17-Jan-2013 (Thu) Wherein we dazzle your razzles.

After seeing it in action for a couple months, I wasn't really happy with how Room Four turned out. It was just too plain and unfinished looking. So I set the minions on a new project: paint the whole thing in dazzle camouflage, floor to ceiling. It's that sweet spot between Cubism and Naval warfare!

The trick is to point a video projector at the wall, then trace it. But it's going to take weeks. They've gotten one small section finished so far, and I love it. With all the mirrors in that room, it's going to look amazing.

It might be a little reminiscent of the Keith Haring mural that used to adorn the walls of the lounge. History!

Dazzle Ships, in addition to being the best album by Orchestral Manoeuvres in the Dark, were military vessels early in World War II that were painted not to conceal but to confuse: with these overlapping stripes, it was very hard to estimate size, range and heading. This was a big deal before the invention of Radar. Here, watch this informative video on Naval Fire Control Computers from 1953:

A related pre-Radar trick were the Sound Mirrors, which incidentally is a really good song by Clock DVA. But we don't have any of those. Yet.

We're also hanging miles of dark red curtains in Above DNA. I really like how that room looks all white, but what I don't like is how much time and money it takes to keep it clean. It gets scuffed so much we were repainting it almost weekly, which is just too much work.

14 Responses:

  1. Amber Steele says:

    This is brilliant and fantoozle! Great links to history. Are the red curtains looking, along with all of the black and white stripeyness, rather reminiscent of the Black Lodge?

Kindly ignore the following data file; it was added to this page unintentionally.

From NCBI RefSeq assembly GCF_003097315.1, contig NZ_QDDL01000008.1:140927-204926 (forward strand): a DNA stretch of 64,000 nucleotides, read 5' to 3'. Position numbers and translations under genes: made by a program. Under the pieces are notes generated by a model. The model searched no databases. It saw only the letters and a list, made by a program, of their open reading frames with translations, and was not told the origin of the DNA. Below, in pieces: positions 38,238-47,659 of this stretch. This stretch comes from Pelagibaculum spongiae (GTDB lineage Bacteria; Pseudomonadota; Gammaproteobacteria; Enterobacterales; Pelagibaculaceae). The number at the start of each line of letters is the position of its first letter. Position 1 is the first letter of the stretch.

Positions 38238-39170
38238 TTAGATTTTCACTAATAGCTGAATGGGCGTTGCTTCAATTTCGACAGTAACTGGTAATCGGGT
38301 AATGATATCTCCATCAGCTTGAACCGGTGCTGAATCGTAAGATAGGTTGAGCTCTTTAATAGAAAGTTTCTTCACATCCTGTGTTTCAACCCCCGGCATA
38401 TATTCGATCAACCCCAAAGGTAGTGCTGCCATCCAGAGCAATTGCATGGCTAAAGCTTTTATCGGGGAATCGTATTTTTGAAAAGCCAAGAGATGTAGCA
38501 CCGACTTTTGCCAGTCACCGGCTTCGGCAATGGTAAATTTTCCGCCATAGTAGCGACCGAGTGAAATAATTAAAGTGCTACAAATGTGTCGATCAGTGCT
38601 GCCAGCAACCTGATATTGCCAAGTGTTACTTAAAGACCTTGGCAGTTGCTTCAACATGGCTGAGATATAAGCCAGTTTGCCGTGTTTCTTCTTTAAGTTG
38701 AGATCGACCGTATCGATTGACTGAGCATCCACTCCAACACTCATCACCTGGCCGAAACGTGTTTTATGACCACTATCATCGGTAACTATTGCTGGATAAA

2. jml says:

    I'm familiar with dazzle camouflage, but the first thing I thought when seeing that is it's a really bad idea for a club. You're either going to give drunks the spins (and the associated projectile vomiting), cause druggies to freak out and/or sit in front of the walls for hours while drooling all over themselves, or give epileptics seizures when strobes start hitting the walls. If you're really lucky you'll hit the trifecta and get all three in one night. Honestly, just looking at the pictures makes me twitch a little (I've been two of the three at various points in my life, so I have a little background here).

  3. phuzz says:

    I've always thought of doing something similar in a hallway, except with concentric circles, 'aimed' at the front door. So when someone walks in, they'll see crazy black and white lines, until they reach the end of the hall and turn round and see the pattern.

  4. Pavel says:

    Wouldn't it be faster to paint the entire wall white, then turn on the projector and just lay masking tape over the white sections, and then spray the whole thing down with black paint?

    • jwz says:

      The folks doing the actual painting claim, "masking would make it take longer and come out messy". I have my doubts, but I'm not the one on the ladder.

  5. Awesome. I've got "Dazzle Ships" framed on my work office wall - http://www.staff.ncl.ac.uk/jon.dowland/tmp/v/1.jpg

    I once tried to source a Wadsworth print but found it surprisingly difficult.

  6. oh er embed for the lazy yet curious, a possible intersection of 0:

  7. Peter Bierman says:

    I was so dazzled by the first shot of the painting-in-progress that I lost track of which way was up!

  8. adolf says:

    I like the dazzle, but I think it needs more Brute!.

  9. Dazzle Ships is absolutely the best OMD album.

    Is there a possibility of doing some clear plexiglass acrylic wall-sheeting over the wall for protection? Not sure if it's monetarily a solution, but has got to be better than repainting every other week.

  10. sousou says:

    Yes, I think that

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